Any RNs/LPNs/CNAs on here?

Discussion in 'Random Ramblings' started by skirbo, Feb 11, 2009.

  1. skirbo

    skirbo Chillin' With My Peeps

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    Jul 18, 2008
    Walton County, NW FL
    I'm really thinking hard about what I need to do job wise, praying a lot. And while I'm praying I thought about going to nursing school. It's not something I'd ever really considered, but right now I really like the idea of helping people.

    So I'm thinking and talking and researching (and praying, did I mention the praying?) and a friend of mine mentions that she heard one of the nursing homes in a close by city is doing free CNA training, at night for five weeks starting next week. So I'm going to call tomorrow and find out more, see if it's too late to get in.

    So then I'm looking at the college website for where I'm going to take the law enforcement basic aptitude test tomorrow. And the college has an information session for it's fall 09 2 year RN program next Tuesday night. Application deadline is April 1st. I'd already be working as a CNA by then if I liked the program and should know if I wanted to continue in the field. There is also a much cheaper LPN program not five minutes from here, though I'm not sure when it would start, I'll have to call.

    I'm almost forty. Is it too late to totally switch career fields? Paralegal to Correctional Officer isn't that big a leap I don't think, but nursing is. And that's committing to a few years of school, too.

    Thoughts? Experiences to share about any of these careers or programs?

    Sarah
     
  2. Mourningdove

    Mourningdove Chillin' With My Peeps

    Dec 17, 2008
    Cleveland, Tn.
    I am a retired CNA worker, when I say retired I mean hubby told me he didn't want me working so I have quit. My 1st job at 17 was at a
    nursing home and by the time I was 25 and still working at a nursing
    home the state I lived in began making schooling and licience mandatory as a nursing assistant. If you like helping people and not afraid of hard work with low pay I say go for it! 1 thing is certain for everyday we draw another breath older there will always be a dire need of skilled nursing care! Good Luck!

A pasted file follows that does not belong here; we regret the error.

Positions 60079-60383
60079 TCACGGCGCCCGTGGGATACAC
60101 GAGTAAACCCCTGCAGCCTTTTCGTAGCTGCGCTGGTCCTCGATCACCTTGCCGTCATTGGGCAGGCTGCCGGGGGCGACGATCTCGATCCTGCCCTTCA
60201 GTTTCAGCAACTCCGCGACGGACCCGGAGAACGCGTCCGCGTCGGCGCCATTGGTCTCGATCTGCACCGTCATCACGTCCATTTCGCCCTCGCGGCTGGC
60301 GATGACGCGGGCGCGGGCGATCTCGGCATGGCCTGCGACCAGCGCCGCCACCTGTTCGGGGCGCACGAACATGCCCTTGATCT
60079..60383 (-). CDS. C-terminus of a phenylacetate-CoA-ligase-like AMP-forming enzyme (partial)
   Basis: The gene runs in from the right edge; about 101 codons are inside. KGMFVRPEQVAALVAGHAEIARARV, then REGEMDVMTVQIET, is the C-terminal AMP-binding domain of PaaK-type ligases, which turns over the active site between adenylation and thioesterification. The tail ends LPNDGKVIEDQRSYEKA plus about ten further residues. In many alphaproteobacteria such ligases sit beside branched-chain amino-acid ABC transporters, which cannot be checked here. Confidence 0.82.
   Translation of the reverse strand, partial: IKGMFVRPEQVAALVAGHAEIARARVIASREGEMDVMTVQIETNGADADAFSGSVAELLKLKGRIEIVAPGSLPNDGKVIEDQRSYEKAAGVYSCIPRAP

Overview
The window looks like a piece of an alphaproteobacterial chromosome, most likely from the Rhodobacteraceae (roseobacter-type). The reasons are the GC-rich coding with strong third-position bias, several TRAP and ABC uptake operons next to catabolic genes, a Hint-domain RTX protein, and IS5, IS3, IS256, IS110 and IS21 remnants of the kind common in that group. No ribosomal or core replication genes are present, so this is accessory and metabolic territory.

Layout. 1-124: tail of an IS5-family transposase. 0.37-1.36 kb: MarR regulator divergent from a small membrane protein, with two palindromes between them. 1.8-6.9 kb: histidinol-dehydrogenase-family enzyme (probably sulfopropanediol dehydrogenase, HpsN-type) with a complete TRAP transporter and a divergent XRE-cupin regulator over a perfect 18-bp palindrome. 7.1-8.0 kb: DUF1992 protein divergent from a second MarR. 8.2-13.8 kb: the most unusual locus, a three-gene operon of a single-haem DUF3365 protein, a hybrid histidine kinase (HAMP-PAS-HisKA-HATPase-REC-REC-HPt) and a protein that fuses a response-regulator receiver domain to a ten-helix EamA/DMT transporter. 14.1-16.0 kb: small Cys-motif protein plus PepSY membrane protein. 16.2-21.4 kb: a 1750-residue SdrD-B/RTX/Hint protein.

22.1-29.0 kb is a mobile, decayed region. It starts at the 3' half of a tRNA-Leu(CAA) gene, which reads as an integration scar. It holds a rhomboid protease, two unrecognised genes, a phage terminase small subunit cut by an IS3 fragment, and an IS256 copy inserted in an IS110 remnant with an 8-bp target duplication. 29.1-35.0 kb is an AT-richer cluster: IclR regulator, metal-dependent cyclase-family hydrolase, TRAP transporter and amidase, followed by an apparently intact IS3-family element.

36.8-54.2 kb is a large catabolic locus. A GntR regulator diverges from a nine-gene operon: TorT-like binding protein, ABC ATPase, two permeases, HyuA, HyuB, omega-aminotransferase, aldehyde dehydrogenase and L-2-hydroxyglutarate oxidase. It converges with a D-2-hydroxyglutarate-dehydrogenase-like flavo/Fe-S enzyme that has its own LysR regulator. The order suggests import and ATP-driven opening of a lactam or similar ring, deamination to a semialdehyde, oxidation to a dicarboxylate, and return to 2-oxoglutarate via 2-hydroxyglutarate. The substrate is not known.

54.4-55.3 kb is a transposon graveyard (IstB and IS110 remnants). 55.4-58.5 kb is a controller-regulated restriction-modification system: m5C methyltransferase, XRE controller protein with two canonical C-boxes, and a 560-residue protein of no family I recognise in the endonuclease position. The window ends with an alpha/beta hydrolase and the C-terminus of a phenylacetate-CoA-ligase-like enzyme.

3. Run-A-Muck Ranch

    Run-A-Muck Ranch Chillin' With My Peeps

    I was a CNA for 10+ish years. LOVED the work I did...I became a stay at home mom when our youngest daughter was born...(she's 7 now)... I would love love love to go back to work as a CNA, but right now I am needed around here more...I also did private in home care. I really enjoyed that too. Some of the nursing homes I worked in were NOT the best...But I was there because I loved what I did. The residents needed me and I enjoyed being there. The pay wasn't the greatest, but then again every penny helps. I have thought many many times about going back to school for LPn or even RN, but right now the waiting lists are sooooo long (around here) that I keep putting it off. Maybe some day I'll go back.
     
  4. lizardz

    lizardz Chillin' With My Peeps

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    Jul 18, 2007
    Grass Valley, CA
    My recommendation would be go for the RN. My hubby's a RN and makes GREAT money (of course, that's in California; don't know what wages are where you live). If you become a CNA or LPN you are very limited in what you can do, and, from what I understand, the work is hard and the pay low. An RN has so many choices in what they can do and where they can go (even travelling RNs), that it is, IMO, well worth the extra time and money. My husband was almost 40 when he got his two-year RN. Then a few years later he went back and got his BSN, and then his MSN. Currently, in the Sacramento area, a new RN graduate can pretty easily make $60K/yr. Do the CNA while you're working toward your RN degree. Good luck with whatever decision you make.
    Liz
     
  5. chrisf

    chrisf Chillin' With My Peeps

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    Dec 27, 2007
    I'm in school for my RN, my third career move, I go at night, it is hard but it can be done, by the way, I've got 10 years on you. It's never too late............
     
  6. Beekissed

    Beekissed True BYC Addict

    I'm an LPN~16 years. I love helping people also, but the opportunities to do that in the nursing profession are becoming slim to none. I wouldn't advise anyone to go into nursing that doesn't want a high-stress, low paying job. Some RN positions in bigger cities will pay well. LPN jobs are low paying across the board, so go for the RN if you are wanting earning potential.

    Most of your stress from a typical facility nursing job will come from your co-workers and your supervisors. Also the whole idea of being a nurturing, helpful and caring nurse will fade away as you find yourself hurrying from one patient to another poking meds in their mouths and spending the rest of the time doing repetitive paperwork that the insurances demand.